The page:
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He was born on May 7, 1900, in Bedfordshire, England. He graduated with a diploma in design from the Royal College of Art in London in 1923 and for the next four years worked as a textile designer in Manchester. In 1929 he gave up commercial work to become a painter, supporting himself as a part-time teacher of design at the Central School of Arts and Crafts in London. Tunnard showed for the first time in 1931, at the Royal Academy of Arts and continued to exhibit annually with the London Group until 1950, becoming a member in 1934.
Tunnard’s first one-man show
was held at the Redfern Gallery in London in 1933. Most of the works
presented depicted the landscape of Cornwall, where the artist and his
wife had settled and established a hand block
silk business. Tunnard began at this time to revive his early interest
in natural science, collecting entomological specimens on the moors for
the British Museum of Natural History and observing the minutiae of
nature that provided a source of imagery for his art. Although he never
formally joined the Surrealist movement, Tunnard participated in several
of the group’s exhibitions in the 1930s, including Surrealism, held in
1939 at Gordon Fraser Gallery in Cambridge, which featured works by Max
Ernst, Klee, Magritte, Miró and others. In March 1939 Peggy Guggenheim
gave Tunnard a show at her gallery Guggenheim Jeune in London.
Tunnard enlisted as an auxiliary coast guard in 1940 and served for the duration of the war. During this period he participated in group shows in London at the Redfern Gallery, the Zwemmer Gallery and Alex Reid and Lefevre. The British Council included his work in three survey exhibitions in Australia and South America between1940 and 1949, and in 1944 the artist was given a one-man show at the Nierendorf Gallery in New York. Tunnard resumed teaching design in 1946 at Wellington College, Berkshire, and two years later at Penzance School of Art, Cornwall. Also in 1946 he was featured in 'Contemporary British Art', which travelled to the Toledo Museum of Art, Ohio, the Albright Art Gallery, Buffalo, and the City Art Museum, St. Louis. In 1949 his work was shown at the Salon des Réalités Nouvelles in Paris. The artist designed a mural for the Festival of Britain in 1951 and the following year he showed at Durlacher Brothers in New York, where he would have a solo exhibition in 1960.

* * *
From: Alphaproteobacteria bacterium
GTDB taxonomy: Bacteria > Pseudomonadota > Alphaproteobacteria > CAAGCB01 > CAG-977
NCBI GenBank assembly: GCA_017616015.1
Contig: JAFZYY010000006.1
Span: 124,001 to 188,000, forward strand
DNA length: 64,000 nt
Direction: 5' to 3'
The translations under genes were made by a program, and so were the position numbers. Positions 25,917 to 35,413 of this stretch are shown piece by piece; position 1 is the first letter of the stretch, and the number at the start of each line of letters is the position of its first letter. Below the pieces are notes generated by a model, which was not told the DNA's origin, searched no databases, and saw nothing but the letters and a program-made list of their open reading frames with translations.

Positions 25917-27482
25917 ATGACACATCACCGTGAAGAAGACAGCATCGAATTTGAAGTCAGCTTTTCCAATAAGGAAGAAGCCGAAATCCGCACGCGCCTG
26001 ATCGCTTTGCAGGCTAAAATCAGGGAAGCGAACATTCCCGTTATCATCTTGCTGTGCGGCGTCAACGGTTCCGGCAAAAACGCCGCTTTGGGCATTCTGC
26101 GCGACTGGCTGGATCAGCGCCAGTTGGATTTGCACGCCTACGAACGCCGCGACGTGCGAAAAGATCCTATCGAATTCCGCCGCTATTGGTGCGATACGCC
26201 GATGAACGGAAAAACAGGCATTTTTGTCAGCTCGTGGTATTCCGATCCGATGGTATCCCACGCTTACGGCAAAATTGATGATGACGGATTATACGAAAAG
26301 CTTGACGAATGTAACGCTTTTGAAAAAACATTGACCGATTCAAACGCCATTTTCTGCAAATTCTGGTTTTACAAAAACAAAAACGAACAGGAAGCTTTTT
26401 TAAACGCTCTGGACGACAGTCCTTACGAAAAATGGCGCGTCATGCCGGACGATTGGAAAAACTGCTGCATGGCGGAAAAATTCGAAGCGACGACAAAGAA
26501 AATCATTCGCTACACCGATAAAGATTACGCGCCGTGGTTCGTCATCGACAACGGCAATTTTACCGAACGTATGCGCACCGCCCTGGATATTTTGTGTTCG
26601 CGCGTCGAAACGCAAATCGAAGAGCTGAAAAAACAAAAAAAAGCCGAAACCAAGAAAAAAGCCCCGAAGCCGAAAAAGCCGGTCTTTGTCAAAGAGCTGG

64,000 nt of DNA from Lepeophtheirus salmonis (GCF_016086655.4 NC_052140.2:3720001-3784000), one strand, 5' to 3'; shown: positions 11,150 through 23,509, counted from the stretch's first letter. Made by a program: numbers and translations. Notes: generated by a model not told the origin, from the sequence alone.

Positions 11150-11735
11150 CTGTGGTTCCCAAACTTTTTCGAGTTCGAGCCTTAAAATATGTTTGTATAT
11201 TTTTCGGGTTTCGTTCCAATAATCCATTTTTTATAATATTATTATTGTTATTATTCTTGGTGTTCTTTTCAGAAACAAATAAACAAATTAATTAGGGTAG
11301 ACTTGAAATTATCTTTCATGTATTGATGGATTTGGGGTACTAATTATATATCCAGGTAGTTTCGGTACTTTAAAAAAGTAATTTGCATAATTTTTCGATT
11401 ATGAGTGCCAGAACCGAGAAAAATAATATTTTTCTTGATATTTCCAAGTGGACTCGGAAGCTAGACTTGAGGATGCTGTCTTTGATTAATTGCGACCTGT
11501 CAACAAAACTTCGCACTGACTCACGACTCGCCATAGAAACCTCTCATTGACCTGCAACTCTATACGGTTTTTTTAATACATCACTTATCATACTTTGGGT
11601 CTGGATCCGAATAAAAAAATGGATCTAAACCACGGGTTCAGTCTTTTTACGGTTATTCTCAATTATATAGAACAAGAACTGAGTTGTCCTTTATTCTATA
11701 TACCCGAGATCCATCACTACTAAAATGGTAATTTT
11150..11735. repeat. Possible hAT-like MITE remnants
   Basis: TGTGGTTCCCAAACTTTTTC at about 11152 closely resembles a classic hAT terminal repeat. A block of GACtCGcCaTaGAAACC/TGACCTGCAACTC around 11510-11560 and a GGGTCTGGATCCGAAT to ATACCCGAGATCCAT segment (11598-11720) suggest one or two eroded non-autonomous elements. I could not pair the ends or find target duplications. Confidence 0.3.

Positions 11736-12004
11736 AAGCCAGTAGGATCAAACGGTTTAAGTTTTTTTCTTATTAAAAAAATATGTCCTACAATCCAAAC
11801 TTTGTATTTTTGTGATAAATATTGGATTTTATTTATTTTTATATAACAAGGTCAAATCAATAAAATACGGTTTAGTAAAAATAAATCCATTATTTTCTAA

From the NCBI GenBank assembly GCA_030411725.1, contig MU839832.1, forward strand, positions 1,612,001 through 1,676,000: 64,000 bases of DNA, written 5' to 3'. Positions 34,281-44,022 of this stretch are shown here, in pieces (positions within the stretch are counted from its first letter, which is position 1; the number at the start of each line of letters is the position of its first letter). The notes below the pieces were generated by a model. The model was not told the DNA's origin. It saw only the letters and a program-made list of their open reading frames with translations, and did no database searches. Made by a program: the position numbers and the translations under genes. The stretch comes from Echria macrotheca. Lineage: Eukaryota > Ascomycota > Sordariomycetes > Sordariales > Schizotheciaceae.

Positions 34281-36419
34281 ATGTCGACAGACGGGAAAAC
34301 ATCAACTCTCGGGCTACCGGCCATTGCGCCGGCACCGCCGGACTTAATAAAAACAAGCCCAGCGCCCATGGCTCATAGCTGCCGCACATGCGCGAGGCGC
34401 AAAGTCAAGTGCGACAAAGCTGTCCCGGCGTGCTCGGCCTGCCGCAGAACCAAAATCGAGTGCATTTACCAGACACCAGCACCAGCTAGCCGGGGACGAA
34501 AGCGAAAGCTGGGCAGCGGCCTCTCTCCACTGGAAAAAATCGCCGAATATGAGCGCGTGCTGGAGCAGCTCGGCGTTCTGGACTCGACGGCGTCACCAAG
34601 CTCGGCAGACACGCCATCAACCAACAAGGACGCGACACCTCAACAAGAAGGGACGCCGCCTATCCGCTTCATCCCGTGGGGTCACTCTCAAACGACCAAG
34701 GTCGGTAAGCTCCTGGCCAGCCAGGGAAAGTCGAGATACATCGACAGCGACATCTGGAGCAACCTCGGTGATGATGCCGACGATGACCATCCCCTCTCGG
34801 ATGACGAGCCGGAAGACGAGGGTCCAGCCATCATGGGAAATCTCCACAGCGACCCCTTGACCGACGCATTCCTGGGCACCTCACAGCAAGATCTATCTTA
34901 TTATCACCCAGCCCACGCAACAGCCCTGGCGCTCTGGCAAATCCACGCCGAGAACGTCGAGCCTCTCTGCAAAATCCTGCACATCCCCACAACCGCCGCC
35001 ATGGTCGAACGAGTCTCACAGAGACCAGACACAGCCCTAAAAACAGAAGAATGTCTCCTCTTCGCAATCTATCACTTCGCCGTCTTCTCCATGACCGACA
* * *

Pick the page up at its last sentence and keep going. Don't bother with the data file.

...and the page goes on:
Tunnard was elected an associate of the Royal Academy in 1967. In 1971 he was represented in The British Contribution to Surrealism at Hamet Gallery in London. The artist died that year on December 18. In 1977 a touring show travelled from the Royal Academy, to Newlyn Art Gallery via Kettles Yard and a number of other venues.
John Tunnard is an
individualist. For more than thirty years he has preferred to cut a path
of his own through the jungle of modern art. He began his career, as a
designer in the textile industry, and textiles is a craft that imposes
on the artist a high degree of stylisation, even of abstraction. He had
further disciplinary experience as a teacher of design at the Central
School of Arts and Crafts in London. Then in 1930, Tunnard left London
and moved to Cornwall, where together with his wife he set up a workshop
for hand-blocked printed silks. As soon as he was settled in this new
environment he began to paint.